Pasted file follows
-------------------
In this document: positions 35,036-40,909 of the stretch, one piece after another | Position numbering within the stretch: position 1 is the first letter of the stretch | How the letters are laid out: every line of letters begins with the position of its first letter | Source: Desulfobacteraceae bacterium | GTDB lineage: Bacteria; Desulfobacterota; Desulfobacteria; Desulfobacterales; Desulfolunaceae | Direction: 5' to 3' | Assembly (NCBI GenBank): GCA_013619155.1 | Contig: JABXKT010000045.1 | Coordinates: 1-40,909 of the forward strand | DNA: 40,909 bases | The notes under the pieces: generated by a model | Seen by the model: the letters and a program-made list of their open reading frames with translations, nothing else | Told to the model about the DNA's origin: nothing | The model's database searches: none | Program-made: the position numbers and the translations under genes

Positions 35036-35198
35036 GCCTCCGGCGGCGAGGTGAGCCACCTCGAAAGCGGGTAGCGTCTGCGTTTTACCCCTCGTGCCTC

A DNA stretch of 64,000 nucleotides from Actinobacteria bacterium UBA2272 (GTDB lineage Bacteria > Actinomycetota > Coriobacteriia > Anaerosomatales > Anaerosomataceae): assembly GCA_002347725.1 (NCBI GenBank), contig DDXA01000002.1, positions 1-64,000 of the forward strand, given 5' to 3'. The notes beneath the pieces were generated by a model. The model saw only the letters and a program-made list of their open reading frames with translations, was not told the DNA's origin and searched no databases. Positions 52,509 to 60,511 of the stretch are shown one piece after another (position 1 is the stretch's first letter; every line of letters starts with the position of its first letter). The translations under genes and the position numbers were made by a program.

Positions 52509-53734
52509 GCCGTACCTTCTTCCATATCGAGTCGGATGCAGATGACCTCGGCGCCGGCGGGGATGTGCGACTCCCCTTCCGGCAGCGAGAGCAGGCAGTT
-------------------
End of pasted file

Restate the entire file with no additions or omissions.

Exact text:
In this document: positions 35,036-40,909 of the stretch, one piece after another | Position numbering within the stretch: position 1 is the first letter of the stretch | How the letters are laid out: every line of letters begins with the position of its first letter | Source: Desulfobacteraceae bacterium | GTDB lineage: Bacteria; Desulfobacterota; Desulfobacteria; Desulfobacterales; Desulfolunaceae | Direction: 5' to 3' | Assembly (NCBI GenBank): GCA_013619155.1 | Contig: JABXKT010000045.1 | Coordinates: 1-40,909 of the forward strand | DNA: 40,909 bases | The notes under the pieces: generated by a model | Seen by the model: the letters and a program-made list of their open reading frames with translations, nothing else | Told to the model about the DNA's origin: nothing | The model's database searches: none | Program-made: the position numbers and the translations under genes

Positions 35036-35198
35036 GCCTCCGGCGGCGAGGTGAGCCACCTCGAAAGCGGGTAGCGTCTGCGTTTTACCCCTCGTGCCTC

A DNA stretch of 64,000 nucleotides from Actinobacteria bacterium UBA2272 (GTDB lineage Bacteria > Actinomycetota > Coriobacteriia > Anaerosomatales > Anaerosomataceae): assembly GCA_002347725.1 (NCBI GenBank), contig DDXA01000002.1, positions 1-64,000 of the forward strand, given 5' to 3'. The notes beneath the pieces were generated by a model. The model saw only the letters and a program-made list of their open reading frames with translations, was not told the DNA's origin and searched no databases. Positions 52,509 to 60,511 of the stretch are shown one piece after another (position 1 is the stretch's first letter; every line of letters starts with the position of its first letter). The translations under genes and the position numbers were made by a program.

Positions 52509-53734
52509 GCCGTACCTTCTTCCATATCGAGTCGGATGCAGATGACCTCGGCGCCGGCGGGGATGTGCGACTCCCCTTCCGGCAGCGAGAGCAGGCAGTT